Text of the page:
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Neurons that play truth or consequences

e ACC of macaque monkeys as the animals performed a task that required self-control. Macaques serve as the primary animal model for higher cognitive function.

The monkeys were trained to look at a visual target displayed in different positions on a computer screen, unless they received a stop signal. They were taught not to look at the target after receiving such a signal. The monkeys' eye movements were tracked with enough precision so that they could be correlated with neuronal activity. The monkeys were trained by rewarding them with squirts of juice when they correctly followed instructions.

By requiring the monkeys to inhibit a movement after their brain had begun preparing to execute it, Schall and his colleagues created situations that isolated different types of neural signals. By recording in the ACC while the monkeys responded to these situations, the researchers successfully identified neurons that signaled discrepancies between intentions and actions, what the researchers refer to as errors.

"The elegance of this paper is that they were able to sort out different cognitive components or behavioral components that might be driving neural activity in the cingulate," says Tomas Paus of McGill University, a neuroscientist who was not involved in the study but also investigates this part of the brain.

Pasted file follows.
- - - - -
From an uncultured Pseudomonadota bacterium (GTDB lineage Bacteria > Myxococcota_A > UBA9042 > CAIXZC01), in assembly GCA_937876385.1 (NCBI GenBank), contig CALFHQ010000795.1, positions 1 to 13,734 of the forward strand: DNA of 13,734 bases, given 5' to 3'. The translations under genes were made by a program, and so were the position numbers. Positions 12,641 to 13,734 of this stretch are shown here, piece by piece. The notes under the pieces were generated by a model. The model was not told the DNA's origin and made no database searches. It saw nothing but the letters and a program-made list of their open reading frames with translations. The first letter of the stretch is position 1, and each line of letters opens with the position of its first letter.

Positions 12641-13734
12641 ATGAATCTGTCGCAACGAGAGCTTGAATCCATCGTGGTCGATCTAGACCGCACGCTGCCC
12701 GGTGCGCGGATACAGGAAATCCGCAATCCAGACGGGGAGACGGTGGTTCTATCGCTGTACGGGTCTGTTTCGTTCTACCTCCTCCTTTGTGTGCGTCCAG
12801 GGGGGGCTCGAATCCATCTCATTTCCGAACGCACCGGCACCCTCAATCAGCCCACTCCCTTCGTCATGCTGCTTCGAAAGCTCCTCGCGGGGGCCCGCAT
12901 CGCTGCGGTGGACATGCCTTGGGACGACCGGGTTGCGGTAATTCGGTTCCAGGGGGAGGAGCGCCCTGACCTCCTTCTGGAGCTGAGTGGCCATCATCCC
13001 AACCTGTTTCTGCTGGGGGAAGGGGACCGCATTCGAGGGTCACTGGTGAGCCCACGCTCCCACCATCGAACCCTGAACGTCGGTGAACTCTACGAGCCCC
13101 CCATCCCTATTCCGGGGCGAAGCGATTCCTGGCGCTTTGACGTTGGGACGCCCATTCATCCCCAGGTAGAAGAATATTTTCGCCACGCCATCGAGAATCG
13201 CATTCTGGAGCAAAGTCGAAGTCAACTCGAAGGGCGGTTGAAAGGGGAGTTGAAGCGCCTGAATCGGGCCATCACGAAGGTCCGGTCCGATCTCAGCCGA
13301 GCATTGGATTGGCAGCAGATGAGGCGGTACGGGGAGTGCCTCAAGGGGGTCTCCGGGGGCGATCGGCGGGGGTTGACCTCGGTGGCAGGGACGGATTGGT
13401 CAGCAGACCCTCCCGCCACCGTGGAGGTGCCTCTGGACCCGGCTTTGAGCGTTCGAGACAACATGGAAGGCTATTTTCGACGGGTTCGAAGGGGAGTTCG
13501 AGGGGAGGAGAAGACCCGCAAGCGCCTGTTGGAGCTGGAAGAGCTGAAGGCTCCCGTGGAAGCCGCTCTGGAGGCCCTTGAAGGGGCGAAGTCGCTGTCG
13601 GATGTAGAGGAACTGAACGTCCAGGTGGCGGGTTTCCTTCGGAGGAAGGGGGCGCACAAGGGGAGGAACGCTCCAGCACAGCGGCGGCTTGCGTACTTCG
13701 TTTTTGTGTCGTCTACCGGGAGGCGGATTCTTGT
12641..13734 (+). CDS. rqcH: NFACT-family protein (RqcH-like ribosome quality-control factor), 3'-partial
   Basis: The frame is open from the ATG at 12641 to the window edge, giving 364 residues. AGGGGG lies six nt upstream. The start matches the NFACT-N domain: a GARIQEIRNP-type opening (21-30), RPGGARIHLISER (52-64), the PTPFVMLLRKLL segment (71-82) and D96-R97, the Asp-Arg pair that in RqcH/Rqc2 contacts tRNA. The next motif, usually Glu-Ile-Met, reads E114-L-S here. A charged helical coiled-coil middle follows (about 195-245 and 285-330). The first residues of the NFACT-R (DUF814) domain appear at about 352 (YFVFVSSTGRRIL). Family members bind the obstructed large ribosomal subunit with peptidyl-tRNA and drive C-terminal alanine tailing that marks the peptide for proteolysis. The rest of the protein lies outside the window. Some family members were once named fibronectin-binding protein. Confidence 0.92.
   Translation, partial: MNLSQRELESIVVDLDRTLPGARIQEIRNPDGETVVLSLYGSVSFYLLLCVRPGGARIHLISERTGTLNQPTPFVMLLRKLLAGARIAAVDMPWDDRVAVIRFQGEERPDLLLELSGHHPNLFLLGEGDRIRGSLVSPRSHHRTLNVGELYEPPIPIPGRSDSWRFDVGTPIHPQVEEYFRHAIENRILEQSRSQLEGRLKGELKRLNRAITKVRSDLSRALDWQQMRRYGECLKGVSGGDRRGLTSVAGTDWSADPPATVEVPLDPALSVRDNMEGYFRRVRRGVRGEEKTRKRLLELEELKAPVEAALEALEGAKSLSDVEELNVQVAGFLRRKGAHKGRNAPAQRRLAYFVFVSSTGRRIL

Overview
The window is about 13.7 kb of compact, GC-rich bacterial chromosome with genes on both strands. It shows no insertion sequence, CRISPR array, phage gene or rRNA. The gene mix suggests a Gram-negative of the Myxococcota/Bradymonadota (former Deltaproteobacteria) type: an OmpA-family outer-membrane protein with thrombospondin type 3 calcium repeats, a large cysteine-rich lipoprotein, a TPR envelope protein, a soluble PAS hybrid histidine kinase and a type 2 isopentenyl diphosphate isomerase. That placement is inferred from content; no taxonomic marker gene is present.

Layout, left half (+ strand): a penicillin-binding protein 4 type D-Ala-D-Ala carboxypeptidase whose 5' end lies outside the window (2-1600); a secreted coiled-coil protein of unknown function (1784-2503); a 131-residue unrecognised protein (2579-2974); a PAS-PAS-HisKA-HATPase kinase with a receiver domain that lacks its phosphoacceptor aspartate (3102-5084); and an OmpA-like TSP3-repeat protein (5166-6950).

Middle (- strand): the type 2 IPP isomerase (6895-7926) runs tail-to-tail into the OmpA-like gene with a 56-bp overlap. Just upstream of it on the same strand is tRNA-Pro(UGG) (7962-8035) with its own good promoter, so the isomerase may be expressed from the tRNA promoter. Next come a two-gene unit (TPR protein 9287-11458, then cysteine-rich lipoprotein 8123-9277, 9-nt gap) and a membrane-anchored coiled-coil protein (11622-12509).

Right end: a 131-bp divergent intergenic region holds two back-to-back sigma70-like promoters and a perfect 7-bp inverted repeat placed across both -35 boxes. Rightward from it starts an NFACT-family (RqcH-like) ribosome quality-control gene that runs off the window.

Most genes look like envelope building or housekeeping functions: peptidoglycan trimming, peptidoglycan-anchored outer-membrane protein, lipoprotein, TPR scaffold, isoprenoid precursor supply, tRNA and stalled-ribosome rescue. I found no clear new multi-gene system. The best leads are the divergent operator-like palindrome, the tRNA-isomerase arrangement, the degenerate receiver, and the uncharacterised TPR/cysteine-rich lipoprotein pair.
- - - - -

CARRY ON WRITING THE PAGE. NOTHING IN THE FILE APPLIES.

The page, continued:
This methodology allowed the researchers to determine whether activity in the anterior cingulate signaled that the action deviated from what the monkey had intended or signaled that the consequences of the action differed from what he anticipated. "We had a few trials where he did the right movement but we didn't give him juice. We found that many of these neurons also fired following the absence of reinforcement," says Schall. In these trials the monkey's action was correct but the consequence was unexpected. If the ACC were monitoring the actions alone, the neurons would not have responded.

The researchers also found that there was an
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Contact: David F. Salisbury
david.salisbury@vanderbilt.edu
615-343-6803
Vanderbilt University
2-Oct-2003


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